ATLANTA,None - Lawmakers behind a new bill hope the threat of putting parents in jail will keep children in school.
State Rep. Mary Margaret Oliver told Channel 2’s Carl Willis she's planning to introduce a bill that threatens parents, and even school employees, with criminal charges if they don't do enough to stop truancy.
"Children that miss even 10 days from school are educationally harmed," she said.
According to Oliver, DeKalb County had over 12,000 cases of students missing more than 10 days of school last school year.
Oliver and state Rep. Rahn Mayo, the bill's sponsor, said the coming bill would bring new requirements and fines.
"That means add some teeth, some definition to the law," Oliver said. "The school districts must report these cases to law enforcement and to the solicitor's office."
New residents in a local school system would have to enroll their children within 15 days in a public, private or home school, or they could be face a misdemeanor charge.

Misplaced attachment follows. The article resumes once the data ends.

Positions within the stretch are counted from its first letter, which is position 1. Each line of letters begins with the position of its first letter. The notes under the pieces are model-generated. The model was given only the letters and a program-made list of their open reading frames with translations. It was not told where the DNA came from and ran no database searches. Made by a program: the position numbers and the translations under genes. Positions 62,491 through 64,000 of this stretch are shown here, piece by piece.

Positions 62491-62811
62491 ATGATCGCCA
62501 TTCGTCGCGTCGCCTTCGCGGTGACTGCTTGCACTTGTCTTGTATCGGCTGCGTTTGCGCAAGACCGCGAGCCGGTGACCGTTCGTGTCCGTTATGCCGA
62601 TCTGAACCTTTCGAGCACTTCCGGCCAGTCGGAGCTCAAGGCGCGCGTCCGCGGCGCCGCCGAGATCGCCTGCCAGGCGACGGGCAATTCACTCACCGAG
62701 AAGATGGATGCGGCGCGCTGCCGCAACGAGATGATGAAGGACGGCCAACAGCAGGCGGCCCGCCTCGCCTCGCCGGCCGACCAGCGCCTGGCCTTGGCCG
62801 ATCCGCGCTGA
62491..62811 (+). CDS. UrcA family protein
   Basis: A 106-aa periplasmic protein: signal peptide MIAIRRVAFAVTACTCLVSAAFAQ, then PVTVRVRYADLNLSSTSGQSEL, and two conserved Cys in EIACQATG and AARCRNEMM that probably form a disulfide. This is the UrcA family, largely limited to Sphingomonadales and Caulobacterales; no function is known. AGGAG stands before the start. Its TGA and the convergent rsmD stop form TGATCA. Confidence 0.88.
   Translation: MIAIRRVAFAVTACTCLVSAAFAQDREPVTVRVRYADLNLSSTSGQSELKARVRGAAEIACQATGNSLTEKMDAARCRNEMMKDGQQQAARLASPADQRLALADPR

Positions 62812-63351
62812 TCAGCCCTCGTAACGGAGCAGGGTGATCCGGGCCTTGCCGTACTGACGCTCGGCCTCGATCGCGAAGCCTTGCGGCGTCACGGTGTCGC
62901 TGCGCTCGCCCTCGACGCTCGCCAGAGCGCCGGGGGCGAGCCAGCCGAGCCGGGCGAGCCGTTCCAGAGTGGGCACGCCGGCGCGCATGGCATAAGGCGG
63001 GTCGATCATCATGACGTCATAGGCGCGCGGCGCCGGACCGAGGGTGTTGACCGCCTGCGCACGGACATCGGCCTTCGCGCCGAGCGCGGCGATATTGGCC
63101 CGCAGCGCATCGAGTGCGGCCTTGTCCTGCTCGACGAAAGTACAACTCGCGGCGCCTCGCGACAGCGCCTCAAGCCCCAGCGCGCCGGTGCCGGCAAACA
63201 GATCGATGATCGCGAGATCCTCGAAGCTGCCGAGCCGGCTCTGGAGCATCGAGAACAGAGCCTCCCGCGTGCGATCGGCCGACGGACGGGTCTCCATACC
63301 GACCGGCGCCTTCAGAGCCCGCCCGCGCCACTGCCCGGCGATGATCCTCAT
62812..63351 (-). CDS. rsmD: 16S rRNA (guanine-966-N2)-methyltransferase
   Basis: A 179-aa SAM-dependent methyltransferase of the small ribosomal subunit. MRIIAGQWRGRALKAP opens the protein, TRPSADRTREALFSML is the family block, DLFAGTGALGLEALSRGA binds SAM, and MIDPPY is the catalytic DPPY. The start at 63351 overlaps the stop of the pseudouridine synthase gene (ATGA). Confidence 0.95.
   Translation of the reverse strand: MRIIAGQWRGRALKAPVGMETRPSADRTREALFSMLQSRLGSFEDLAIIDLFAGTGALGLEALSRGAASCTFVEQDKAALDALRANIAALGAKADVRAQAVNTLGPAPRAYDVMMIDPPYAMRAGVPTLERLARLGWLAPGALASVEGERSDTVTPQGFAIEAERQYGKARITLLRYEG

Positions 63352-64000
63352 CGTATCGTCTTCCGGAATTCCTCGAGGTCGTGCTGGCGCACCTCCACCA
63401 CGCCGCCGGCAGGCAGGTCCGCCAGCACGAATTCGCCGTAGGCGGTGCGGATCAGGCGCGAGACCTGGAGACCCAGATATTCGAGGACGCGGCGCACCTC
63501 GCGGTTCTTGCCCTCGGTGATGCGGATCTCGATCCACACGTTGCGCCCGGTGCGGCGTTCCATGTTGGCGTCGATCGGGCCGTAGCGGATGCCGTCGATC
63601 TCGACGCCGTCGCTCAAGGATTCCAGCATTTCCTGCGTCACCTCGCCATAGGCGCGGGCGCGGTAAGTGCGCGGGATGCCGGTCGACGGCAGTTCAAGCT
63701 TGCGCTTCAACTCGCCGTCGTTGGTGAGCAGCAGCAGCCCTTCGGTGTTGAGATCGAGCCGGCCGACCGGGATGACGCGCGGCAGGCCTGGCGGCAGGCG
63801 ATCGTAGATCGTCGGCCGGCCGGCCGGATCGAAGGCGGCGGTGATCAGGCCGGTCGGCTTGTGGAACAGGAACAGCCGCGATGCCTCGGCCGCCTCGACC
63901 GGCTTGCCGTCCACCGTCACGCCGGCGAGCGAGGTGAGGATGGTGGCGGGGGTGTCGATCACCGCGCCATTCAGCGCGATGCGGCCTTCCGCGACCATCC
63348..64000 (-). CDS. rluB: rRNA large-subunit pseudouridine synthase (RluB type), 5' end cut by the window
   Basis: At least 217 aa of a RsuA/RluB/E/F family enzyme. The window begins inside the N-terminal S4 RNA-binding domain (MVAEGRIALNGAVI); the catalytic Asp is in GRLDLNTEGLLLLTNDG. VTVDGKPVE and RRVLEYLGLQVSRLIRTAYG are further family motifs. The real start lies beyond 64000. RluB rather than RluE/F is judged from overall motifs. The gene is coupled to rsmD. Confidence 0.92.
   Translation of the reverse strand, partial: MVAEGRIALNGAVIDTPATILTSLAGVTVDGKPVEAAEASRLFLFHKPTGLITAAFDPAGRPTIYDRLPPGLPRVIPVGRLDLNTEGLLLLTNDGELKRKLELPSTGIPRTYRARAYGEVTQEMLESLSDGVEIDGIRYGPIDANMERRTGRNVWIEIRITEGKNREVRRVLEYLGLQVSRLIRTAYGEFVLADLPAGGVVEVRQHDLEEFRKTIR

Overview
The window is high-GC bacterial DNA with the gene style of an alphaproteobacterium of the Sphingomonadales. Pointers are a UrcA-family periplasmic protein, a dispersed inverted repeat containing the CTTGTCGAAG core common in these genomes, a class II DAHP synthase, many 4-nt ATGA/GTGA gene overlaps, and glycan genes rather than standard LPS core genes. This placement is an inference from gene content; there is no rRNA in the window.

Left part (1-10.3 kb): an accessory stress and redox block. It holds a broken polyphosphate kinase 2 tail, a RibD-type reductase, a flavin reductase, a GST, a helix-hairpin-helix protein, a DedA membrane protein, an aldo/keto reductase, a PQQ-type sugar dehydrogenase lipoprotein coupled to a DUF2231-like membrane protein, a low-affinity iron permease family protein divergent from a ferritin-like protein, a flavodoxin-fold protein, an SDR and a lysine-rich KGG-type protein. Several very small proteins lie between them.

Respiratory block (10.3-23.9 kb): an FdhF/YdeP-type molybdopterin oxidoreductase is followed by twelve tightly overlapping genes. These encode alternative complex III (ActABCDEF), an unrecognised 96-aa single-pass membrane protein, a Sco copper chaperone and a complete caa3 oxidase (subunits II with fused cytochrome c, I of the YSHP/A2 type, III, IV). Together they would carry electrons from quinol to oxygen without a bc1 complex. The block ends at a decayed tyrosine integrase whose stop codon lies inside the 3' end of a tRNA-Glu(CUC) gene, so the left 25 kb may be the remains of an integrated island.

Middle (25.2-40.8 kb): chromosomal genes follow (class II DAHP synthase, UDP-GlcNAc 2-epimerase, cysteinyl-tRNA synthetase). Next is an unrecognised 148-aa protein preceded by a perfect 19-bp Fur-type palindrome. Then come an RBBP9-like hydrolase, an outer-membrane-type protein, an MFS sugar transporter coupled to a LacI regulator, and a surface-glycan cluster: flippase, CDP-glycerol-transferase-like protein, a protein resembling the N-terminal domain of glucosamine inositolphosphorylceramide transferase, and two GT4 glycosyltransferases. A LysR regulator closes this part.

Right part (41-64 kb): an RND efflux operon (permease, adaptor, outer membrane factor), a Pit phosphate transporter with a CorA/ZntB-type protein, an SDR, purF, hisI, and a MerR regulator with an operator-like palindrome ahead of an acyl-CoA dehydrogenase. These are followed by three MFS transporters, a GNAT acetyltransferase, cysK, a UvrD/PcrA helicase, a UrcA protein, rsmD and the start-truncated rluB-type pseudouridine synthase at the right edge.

School employees who fail to report a child who has 30-days of unexcused absences would face a misdemeanor.
"So that law enforcement can be aware and we can take the proper action because a lot of cases are unreported," Mayo said.
Parents of a child who gets five or more unexcused absences would face a separate misdemeanor for each subsequent unexcused absence.
The DeKalb County Solicitor General's office handled 900 referrals last school year thanks to their truancy task force. Those in the DeKalb County system said they want to spread their success to the rest of the state.
"In other jurisdictions that don't have those collaborations, having tight laws that allow for those prosecuting agencies to get that information in a timely period will allow them to force kids to get back into school," said DeKalb Solicitor General Sherry Boston.
Each of the misdemeanors would be punishable by a fine or up to 30 days in jail or community service.